From the City of Tampa's web site. Florida's Renewable Energy Source
By Nancy McCann
Converting waste into energy is a worldwide industry. In the United States alone, 89 waste-to-energy facilities process nearly 100,000 tons of municipal solid waste – everyday household and commercial garbage and trash – each day. As a result, these facilities generate enough electricity to meet the needs of more than two million homes.
In Florida, 12 waste-to-energy facilities from Miami to Panama City process nearly 20,000 tons of municipal solid waste each day – enough to fill a football stadium – while continuously producing over 500 megawatts of clean, renewable power. The Tampa Bay area is home to four waste-to-energy facilities, located in the City of Tampa and in the counties of Hillsborough, Pinellas and Pasco. Without these facilities, local governments would be faced with the daunting task of siting large landfills near our rapidly growing residential communities.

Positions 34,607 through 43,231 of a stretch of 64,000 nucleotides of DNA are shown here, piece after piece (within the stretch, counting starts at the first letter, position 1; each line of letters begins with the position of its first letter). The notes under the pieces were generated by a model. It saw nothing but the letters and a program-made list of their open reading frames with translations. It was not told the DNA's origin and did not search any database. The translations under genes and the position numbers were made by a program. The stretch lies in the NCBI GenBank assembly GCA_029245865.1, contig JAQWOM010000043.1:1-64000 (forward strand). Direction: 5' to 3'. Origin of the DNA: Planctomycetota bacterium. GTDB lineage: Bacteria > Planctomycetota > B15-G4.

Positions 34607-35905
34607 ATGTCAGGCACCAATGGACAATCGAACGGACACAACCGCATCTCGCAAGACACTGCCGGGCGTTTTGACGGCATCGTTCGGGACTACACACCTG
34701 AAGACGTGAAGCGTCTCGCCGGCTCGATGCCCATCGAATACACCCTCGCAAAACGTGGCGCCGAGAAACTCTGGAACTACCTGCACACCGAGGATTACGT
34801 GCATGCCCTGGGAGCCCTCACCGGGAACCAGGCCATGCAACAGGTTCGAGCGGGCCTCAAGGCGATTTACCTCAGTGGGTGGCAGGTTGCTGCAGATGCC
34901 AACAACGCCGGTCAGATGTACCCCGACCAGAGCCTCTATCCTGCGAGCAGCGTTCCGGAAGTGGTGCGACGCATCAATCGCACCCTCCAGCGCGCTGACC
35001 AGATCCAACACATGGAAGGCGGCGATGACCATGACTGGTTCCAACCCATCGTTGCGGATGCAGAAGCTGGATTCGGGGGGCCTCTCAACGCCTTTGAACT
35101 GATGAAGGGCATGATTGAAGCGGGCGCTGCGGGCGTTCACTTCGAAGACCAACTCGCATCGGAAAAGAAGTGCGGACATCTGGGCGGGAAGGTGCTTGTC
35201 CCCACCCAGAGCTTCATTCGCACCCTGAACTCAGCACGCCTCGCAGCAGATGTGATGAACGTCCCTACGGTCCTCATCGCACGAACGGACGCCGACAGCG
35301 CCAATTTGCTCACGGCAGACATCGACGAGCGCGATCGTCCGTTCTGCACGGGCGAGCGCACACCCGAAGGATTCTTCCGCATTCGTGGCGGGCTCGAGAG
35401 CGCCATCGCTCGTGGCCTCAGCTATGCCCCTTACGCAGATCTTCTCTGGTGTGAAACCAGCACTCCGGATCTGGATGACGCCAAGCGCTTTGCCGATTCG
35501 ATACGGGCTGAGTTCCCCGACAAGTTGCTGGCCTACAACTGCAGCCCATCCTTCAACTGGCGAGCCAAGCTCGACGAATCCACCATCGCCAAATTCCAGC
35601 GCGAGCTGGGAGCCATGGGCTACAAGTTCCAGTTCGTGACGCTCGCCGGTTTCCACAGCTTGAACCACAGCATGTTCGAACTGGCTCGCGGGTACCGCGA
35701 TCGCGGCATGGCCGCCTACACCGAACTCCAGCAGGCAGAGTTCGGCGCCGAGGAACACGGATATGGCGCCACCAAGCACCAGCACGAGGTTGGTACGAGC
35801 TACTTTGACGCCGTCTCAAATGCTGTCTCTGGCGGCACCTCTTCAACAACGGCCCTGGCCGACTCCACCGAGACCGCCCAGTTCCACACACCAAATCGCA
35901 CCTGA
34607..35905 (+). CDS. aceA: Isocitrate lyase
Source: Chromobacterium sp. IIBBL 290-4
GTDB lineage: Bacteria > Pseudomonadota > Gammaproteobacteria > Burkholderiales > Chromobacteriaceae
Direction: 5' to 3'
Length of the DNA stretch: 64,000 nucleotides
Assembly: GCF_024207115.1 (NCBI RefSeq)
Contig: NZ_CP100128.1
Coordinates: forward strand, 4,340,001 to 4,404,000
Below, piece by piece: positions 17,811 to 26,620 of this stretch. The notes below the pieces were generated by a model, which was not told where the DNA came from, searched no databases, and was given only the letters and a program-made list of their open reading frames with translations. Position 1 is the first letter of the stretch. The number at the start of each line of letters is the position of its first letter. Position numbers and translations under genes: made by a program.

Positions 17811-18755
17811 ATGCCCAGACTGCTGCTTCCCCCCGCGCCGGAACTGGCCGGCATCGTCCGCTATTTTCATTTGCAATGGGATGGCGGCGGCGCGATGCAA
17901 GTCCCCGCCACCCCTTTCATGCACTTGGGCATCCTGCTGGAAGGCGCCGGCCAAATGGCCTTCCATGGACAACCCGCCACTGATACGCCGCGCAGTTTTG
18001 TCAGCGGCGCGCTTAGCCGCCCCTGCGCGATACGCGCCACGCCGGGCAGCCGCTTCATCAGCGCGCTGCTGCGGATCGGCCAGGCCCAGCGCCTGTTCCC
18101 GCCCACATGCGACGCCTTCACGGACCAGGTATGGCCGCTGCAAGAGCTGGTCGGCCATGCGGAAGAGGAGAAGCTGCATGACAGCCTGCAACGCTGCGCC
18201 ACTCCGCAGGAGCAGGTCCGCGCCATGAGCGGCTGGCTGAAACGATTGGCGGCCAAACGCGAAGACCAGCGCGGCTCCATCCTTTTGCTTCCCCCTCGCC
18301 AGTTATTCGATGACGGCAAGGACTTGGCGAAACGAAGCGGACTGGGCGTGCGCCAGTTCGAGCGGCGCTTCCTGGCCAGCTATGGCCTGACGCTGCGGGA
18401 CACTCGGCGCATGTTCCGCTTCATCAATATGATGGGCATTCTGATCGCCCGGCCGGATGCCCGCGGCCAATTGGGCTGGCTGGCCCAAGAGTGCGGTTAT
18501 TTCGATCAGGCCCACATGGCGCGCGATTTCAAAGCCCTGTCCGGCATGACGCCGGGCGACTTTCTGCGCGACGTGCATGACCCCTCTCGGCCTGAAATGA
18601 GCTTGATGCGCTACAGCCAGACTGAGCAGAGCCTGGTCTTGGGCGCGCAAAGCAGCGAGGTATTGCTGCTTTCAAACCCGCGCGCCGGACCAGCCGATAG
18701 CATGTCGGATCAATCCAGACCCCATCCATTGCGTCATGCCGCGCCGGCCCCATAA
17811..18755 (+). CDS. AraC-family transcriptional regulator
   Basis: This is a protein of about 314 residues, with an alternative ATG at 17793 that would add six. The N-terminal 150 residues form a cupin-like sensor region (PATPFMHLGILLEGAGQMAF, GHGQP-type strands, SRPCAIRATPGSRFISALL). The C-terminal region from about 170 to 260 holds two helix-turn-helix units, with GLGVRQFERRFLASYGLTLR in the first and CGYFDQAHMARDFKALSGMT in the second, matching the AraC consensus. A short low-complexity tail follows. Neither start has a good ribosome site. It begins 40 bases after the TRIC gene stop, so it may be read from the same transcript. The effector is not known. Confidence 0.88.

Florida's waste-to-energy facilities eliminate 90% of the waste that once would have been landfilled. Even so, landfills throughout the state are reaching capacity faster than anticipated. It is becoming increasingly difficult to expand landfills or open new ones as residential development encroaches on once-remote landfill sites. Florida's current population of over 17 million is expected to reach almost 23 million by the year 2020, bringing even more challenges to managing municipal solid waste. . . .
. . . . . In keeping with the Clean Air Act, waste-to-energy facilities in Florida and throughout the United States have recently been retrofitted with state-of-the-art air emission control technology. As a result, these facilities are among the cleanest sources of renewable power in the world. Waste-to-energy facilities reduce our dependence on foreign oil and fossil fuels, significantly reduce the amount of waste that needs to be landfilled, and are good partners to recycling in our local communities' waste management programs.
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